“This is the darkest day since deregulation.”
Killawarra’s Robert Walsh is bleak in his reaction to the milk price cut by Murray Goulburn.
On Tuesday, June 28 Murray Goulburn announced an average opening price of 46.7 cents per litre for the NSW-Sydney region.
Robert is a Murray Goulburn supplier and runs a farm with his brother Leslie at Killawarra near Wingham.
This cut causes a 6 per cent drop for their farm.
Robert said he wasn’t expecting a cut this big.
“I was gobsmacked actually,” said Robert.
“After what happened to Victoria I was expecting one or two cents, but not to this extent. It doesn’t make any sense.”
Robert explained his confusion lies in that he thought Murray Goulburn supplies the domestic market, whereas Victoria is linked to the world market.
“Victoria is linked to the world price, they understand that, and work to those conditions,” he said.
The Manning River Times asked Murray Goulburn if the Sydney Milk Region (NSW) milk, supplies domestic milk, why is there a milk price decrease. A spokesperson for Murray Goulburn said, “the farm-gate milk price in Sydney and elsewhere is primarily driven by global dairy commodity prices, which are trading at historic lows and have been for a protracted period”.
Robert said this price is below his cost of production.
“By cutting production, you are creating a vicious cycle, where you buy less fertiliser, less feed and so on, this means less milk is being produced,” he said.
“This will cause a flow on effect to the community, farmers won’t have the money to spend in the local produce stores, or on machinery.”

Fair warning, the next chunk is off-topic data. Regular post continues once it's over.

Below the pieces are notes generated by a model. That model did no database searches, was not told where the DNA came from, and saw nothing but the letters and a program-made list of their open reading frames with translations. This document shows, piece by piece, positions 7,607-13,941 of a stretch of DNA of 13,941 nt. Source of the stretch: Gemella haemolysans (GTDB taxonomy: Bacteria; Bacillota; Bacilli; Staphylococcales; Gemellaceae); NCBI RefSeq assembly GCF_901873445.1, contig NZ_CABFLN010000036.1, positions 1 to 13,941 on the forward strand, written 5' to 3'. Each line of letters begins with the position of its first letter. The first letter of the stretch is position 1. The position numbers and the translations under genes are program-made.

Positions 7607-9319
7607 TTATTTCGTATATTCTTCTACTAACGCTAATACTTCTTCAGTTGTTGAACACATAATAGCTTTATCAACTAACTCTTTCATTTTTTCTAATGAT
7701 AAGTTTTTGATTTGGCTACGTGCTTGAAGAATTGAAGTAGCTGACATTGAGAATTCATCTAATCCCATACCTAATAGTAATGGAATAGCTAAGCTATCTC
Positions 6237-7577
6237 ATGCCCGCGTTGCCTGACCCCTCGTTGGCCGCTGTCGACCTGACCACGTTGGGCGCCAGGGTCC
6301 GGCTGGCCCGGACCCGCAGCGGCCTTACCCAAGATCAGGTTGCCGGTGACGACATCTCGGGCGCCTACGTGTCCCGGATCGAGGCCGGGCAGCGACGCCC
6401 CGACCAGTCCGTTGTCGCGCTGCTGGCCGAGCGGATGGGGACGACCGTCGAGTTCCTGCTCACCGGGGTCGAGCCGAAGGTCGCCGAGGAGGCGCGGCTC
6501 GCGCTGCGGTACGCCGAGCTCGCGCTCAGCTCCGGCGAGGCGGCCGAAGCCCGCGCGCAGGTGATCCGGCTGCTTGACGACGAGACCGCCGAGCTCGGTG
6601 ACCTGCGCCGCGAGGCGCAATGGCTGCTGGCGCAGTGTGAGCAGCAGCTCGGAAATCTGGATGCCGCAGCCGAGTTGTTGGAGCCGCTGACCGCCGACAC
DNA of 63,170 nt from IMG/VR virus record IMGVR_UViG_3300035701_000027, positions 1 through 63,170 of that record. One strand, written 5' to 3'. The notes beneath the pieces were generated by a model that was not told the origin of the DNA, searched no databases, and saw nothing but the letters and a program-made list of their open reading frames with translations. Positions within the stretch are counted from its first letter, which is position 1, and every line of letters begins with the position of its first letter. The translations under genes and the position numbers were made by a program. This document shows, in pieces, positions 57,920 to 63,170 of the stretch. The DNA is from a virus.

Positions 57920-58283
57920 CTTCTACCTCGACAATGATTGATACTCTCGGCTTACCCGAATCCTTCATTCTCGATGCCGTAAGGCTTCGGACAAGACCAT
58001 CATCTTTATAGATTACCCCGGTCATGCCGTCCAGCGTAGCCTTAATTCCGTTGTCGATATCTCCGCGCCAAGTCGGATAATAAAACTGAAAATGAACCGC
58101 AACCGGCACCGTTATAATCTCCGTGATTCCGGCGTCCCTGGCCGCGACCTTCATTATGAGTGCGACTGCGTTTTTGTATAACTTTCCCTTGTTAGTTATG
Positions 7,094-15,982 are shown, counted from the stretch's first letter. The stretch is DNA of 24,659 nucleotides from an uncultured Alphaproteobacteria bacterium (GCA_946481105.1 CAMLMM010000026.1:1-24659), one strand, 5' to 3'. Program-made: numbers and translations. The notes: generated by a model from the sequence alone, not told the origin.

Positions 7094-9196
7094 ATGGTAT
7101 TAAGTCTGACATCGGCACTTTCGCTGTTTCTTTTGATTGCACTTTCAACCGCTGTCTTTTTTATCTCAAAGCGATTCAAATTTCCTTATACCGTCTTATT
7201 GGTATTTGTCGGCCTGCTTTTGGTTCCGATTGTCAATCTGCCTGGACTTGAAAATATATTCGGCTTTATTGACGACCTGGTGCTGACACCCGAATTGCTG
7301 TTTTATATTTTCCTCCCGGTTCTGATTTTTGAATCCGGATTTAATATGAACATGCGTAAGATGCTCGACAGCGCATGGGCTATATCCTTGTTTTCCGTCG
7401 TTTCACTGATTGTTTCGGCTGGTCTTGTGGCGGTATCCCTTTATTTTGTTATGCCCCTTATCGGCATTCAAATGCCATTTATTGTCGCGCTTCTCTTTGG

Robert said he would look for alternatives, but there are none.
“There is a global over supply of milk, suppliers will not take anyone else on.”
Northern NSW co-operative Norco this week announced it will maintain its average price of 57 cents a litre for its northern suppliers. However, southern suppliers will receive a two cent cut.
In April 2013 Coles supermarket announced two long-term contracts with Murray Goulburn for ten years and Norco for five years. The two co-operatives cover Coles Brand milk supply in New South Wales, south east Queensland and Victoria. The contracts include a rise and fall clause, meaning Coles pay more for the milk when the farmgate price is higher and less when it falls.
A Coles spokesperson told the Manning River Times, “Coles pays Murray Goulburn the farm-gate price, plus processing and other production costs, as well as an additional margin”.